I have a sample code here:

Dim a As Boolean = False

Private Sub Timer1_Tick(sender As Object, e As EventArgs) Handles Timer1.Tick
    If a = True Then
        Console.WriteLine("Example of a task that needs to be done during tick event")
    End If
End Sub

You can see there that I have a timer tick event, but the event can only be activated if and only if certain conditions are met, which in my case it is a = true. With that code, I am confident enough that unless I let a = true, it will disregard the tick event.

Do you think that it is a good idea to depend on the conditions inside the tick event instead of stopping the timer with timer1.stop()?

  • 1
    rather than use an extra global, why don't you start/stop the timer everywhere you would otherwise be modifying a? – Caleth Jun 6 '16 at 8:49
  • I find your question ambiguous. What information are you seeking? Why is your choice between conditionally firing an action on a tick event or stopping a timer? Those seem like unrelated things to me. Its like asking if you should tip the waiter, or if you should never go out to eat so you don't have to worry about tipping. – Price Jones Jun 8 '16 at 13:01
  • I'm just thinking if locating the best spot to start and stop the timer is necessary, because if it is not then I would just trigger it anytime. That's what I think, but it seems that it is wrong based on the answer below – Cary Bondoc Jun 9 '16 at 0:06

Depends. How many timers, how often, what environment. If you run a timer pointlessly sixty times a second on an iPhone, you are wasting significant amounts of energy and reduce the battery life, because every time the timer runs the CPU has to go up from sleep to full speed and back again, which is very expensive, if you do it sixty times per second. If you have a server with 128 cores, and your timer runs once an hour, nobody cares.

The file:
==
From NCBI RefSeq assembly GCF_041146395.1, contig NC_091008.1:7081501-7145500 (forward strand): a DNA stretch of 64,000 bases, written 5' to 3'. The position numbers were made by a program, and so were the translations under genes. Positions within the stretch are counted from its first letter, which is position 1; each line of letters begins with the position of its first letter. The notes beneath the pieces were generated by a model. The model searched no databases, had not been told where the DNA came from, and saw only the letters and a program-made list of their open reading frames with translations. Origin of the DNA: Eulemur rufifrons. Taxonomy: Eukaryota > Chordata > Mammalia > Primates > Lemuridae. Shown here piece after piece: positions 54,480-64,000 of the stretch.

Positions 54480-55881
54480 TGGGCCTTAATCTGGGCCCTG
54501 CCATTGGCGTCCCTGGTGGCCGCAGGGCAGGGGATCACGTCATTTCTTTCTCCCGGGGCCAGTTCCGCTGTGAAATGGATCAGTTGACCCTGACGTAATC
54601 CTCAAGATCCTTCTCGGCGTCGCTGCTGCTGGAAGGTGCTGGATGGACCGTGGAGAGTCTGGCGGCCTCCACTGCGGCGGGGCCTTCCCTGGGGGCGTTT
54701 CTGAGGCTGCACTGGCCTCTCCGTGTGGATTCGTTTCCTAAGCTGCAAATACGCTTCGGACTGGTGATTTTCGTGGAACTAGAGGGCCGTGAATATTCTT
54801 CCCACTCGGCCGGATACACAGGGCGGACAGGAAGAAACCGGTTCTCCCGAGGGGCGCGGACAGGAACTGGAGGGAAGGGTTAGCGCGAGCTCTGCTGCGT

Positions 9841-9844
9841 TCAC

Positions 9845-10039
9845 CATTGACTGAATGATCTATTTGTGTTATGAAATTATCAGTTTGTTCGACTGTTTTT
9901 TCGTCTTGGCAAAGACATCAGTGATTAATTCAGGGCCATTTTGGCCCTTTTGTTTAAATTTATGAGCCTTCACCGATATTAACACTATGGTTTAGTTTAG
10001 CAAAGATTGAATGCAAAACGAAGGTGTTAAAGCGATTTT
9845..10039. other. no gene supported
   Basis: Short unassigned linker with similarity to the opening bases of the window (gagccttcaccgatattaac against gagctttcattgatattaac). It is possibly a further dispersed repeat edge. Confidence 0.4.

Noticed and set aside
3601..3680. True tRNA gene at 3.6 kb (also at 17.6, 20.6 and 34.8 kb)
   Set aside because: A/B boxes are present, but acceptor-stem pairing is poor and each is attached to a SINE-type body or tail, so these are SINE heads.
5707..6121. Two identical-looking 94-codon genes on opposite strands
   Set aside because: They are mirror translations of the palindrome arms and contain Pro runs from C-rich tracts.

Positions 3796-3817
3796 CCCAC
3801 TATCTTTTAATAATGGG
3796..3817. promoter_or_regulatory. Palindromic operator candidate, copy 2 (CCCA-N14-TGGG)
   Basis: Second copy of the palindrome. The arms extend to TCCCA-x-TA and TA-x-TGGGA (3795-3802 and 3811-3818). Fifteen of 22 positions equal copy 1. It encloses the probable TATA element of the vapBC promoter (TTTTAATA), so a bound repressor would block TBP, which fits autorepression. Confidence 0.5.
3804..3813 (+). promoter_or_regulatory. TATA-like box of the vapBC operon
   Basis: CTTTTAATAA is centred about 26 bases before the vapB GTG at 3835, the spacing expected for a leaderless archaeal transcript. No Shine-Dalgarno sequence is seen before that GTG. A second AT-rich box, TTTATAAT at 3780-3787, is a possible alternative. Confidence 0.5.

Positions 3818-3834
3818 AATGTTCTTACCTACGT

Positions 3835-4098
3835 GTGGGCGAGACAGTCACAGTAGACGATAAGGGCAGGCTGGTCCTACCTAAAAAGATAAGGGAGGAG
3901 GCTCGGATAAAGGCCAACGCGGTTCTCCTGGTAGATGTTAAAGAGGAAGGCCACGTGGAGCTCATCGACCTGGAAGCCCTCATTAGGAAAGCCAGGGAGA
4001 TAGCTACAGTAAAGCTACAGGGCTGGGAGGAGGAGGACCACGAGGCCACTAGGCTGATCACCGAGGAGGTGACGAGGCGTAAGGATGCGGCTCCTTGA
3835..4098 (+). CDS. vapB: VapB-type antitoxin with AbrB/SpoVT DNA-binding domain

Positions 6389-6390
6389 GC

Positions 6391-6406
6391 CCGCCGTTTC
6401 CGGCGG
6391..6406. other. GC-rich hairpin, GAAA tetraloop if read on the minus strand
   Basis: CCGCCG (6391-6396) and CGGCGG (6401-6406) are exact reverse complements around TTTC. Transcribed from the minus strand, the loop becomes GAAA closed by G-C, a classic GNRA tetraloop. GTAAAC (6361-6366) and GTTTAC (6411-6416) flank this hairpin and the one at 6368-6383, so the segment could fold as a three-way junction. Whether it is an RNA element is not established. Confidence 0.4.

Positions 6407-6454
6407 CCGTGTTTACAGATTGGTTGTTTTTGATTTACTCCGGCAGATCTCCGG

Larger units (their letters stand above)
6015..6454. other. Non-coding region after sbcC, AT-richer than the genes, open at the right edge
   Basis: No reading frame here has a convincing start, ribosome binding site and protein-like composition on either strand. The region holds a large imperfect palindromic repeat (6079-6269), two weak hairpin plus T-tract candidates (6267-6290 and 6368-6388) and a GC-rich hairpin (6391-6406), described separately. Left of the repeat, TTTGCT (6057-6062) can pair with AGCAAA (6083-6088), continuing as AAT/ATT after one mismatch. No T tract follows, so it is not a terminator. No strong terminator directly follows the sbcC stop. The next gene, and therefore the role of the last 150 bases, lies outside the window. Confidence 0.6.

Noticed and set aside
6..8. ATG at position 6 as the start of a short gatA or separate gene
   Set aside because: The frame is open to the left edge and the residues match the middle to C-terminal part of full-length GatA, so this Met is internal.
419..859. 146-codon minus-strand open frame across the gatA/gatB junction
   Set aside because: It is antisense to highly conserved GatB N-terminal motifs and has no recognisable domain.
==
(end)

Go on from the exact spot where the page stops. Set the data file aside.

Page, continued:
Coming from an embedded development background, I think it's generally a good idea to free unused resources. This still holds true for current environments and systems, how powerful they may be - a resource not allocated is one you can use elsewhere (in this case, as pointed out above, CPU cycles and battery power). And of course there are exceptions to the rule, e. g. to optimize for speed by preallocation, or prevent race conditions, which you should only do when you're sure that you'll need it to meet some requirement(s).

In this case this is not premature optimization, as you already know when the resource is unused; no detailed profiling or analysis necessary, no guessing of future requirements involved. In the time you spend thinking about whether or not you could already have done it.


I am confident enough that unless I let a = true, it will disregard the tick event.

No, it won't.

The line won't be written to the console, but Timer1_Tick will be called and the condition will be evaluated.

In terms of performance, it won't matter much in most cases: otherwise, you'll see its effects when profiling your application.

On the other hand, even if it has no major impact on the performance, is it really necessary to keep a timer ticking? Why not turning it on and off when needed?


Doesn't sound like you need a timer. Here is some code that shows an alternative. First the replacement code for the timer.

Public Sub TimerReplacement()
        If isrun.WaitOne(0) Then
            'code here
            Exit Do
        End If
End Sub

Some control variables

Dim isrun As New Threading.ManualResetEvent(True) 'app is running
Dim doit As New Threading.AutoResetEvent(False) 'condition
Dim TimerReplacementThrd As Threading.Thread

How to start the TimerReplacement

    TimerReplacementThrd = New Threading.Thread(AddressOf TimerReplacement)
    TimerReplacementThrd.IsBackground = True

When your condition is met do this


When closing the program or no longer need to monitor, do this


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